Thursday, August 28, 2008
Arctic Sea Ice Update
The Arctic sea ice meltdown seems to be approaching historical proportions as per Arctic Sea Ice News and Analysis:
"Sea ice extent has fallen below the 2005 minimum, previously the second-lowest extent recorded since the dawn of the satellite era. Will 2008 also break the standing record low, set in 2007? We will know in the next several weeks, when the melt season comes to a close. The bottom line, however, is that the strong negative trend in summertime ice extent characterizing the past decade continues."
BTW the Northwest Passage is or will be open momentarily.
Wednesday, August 27, 2008
Wisconsin Visitors to the Twin Cities
With the upcoming Republican convention heading for the Twin Cities visitors from nearby states are making plans. The visitors from Wisconsin promise to be a diverse lot including Wisconsin Network for Peace and Justice. Interestingly in case of too much Peace and Justice Milwaukee's finest have stepped to do their part to "protect the convention". Protect from what is not exactly clear. From the Journal Sentinal:
"Milwaukee aldermen voted 13-0 Tuesday to send 36 police officers to help protect the Republican National Convention in St. Paul, Minn., next month.Police Chief Edward Flynn also revealed for the first time that he and Deputy Inspector Denita Ball will travel to St. Paul to observe the Milwaukee unit’s performance for one or two days of the four-day convention. Flynn said he believed the federal government would pay all expenses for him and Ball, even though they won’t be there for crowd control.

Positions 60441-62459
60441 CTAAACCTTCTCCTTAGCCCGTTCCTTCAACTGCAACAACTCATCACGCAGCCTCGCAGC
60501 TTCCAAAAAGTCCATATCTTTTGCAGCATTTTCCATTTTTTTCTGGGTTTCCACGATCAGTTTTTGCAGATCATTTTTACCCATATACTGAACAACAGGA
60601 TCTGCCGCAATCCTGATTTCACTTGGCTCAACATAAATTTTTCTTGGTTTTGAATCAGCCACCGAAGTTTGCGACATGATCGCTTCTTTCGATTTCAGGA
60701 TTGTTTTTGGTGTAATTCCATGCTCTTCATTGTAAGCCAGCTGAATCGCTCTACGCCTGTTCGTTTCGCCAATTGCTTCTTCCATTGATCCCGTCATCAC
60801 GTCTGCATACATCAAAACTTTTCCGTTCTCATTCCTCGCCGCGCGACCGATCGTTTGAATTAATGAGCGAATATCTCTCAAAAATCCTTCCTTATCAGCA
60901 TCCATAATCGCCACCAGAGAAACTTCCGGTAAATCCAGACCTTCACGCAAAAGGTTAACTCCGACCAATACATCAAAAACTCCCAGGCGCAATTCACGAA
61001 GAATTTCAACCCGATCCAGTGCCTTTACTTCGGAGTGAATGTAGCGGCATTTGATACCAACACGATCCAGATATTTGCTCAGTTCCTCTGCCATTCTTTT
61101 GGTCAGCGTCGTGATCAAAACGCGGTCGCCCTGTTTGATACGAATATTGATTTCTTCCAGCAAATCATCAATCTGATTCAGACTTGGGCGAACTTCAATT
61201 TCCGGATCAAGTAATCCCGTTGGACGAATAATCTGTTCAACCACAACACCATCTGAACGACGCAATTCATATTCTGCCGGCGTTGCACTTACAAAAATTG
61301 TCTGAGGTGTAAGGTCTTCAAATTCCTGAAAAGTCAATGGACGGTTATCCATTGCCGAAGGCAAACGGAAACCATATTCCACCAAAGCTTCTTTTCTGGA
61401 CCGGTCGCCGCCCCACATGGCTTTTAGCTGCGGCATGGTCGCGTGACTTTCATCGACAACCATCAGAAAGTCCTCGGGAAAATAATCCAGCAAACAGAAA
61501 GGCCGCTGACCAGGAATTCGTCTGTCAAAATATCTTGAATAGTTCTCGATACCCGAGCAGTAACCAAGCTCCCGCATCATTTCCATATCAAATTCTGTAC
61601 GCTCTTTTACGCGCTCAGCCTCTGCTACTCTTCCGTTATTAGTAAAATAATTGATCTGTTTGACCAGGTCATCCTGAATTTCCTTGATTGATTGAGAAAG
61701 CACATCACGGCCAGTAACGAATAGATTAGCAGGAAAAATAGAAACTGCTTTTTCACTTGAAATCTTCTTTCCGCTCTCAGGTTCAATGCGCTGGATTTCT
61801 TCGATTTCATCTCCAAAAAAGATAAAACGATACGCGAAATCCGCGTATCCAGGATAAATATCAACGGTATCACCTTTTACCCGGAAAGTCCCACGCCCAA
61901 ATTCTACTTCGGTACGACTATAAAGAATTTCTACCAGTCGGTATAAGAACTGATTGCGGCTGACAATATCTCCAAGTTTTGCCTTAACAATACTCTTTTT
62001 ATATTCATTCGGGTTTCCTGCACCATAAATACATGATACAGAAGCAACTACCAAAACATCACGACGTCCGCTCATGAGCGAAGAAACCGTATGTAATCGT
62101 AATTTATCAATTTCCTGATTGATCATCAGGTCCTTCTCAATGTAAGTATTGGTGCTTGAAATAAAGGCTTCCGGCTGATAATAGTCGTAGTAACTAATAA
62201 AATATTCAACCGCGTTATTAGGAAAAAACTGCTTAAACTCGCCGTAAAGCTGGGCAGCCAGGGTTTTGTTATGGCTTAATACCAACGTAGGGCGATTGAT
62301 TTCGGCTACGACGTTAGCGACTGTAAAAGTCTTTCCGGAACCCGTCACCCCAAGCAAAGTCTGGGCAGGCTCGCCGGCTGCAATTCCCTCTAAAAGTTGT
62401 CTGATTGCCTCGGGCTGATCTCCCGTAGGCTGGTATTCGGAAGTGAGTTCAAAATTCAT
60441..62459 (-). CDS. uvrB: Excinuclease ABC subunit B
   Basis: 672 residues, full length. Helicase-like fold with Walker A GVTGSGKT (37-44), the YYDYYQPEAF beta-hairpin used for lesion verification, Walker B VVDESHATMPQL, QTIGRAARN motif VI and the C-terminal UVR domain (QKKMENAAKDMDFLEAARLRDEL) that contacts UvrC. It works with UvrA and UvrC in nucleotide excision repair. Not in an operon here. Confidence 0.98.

St. Paul police appealed to other Midwestern law enforcement agencies — including the Wisconsin State Patrol and the Madison Police Department, which aren’t sending officers — for help in dealing with the crowds of spectators and protesters expected to descend on the convention Sept. 1-4. Both President Bush and Vice President Dick Cheney plan to speak at the convention.
Because the U.S. Secret Service is in charge of convention security, the federal government is reimbursing all police costs.
Flynn told the Common Council he wanted to send a platoon from his Major Incident Response Team partly in the spirit of mutual aid, and partly to give his officers valuable training to prepare for presidential candidate visits in an election year.
The chief promised aldermen that police would maintain full staffing throughout the city while their colleagues are away. All of the officers involved will use time off to attend the convention, and the federal government will pay them at overtime rates, Flynn said.
Ald. Jim Witkowiak said his constituents were worried that police response time in Milwaukee would deteriorate during the convention. But Witkowiak said he was reluctantly supporting the deployment for training purposes, based on commitments from Flynn and his command staff to maintain normal service levels.
Council President Willie Hines Jr. said aldermen may have responded differently if the request came earlier in the summer, when major incidents have been more common. But with crime down, the assurances that the trip wouldn’t affect police service and wouldn’t cost local taxpayers anything were the keys to approving Flynn’s request, Hines said.
Mayor Tom Barrett’s spokeswoman has said Barrett supports the deployment for the same reasons.
In response to questions from aldermen, Flynn said his officers would be on the front lines alongside St. Paul police, but they wouldn’t have arrest powers. That means they could handcuff suspects, but officially a St. Paul officer would make the arrest and the Milwaukee officer would be considered a witness, the chief said.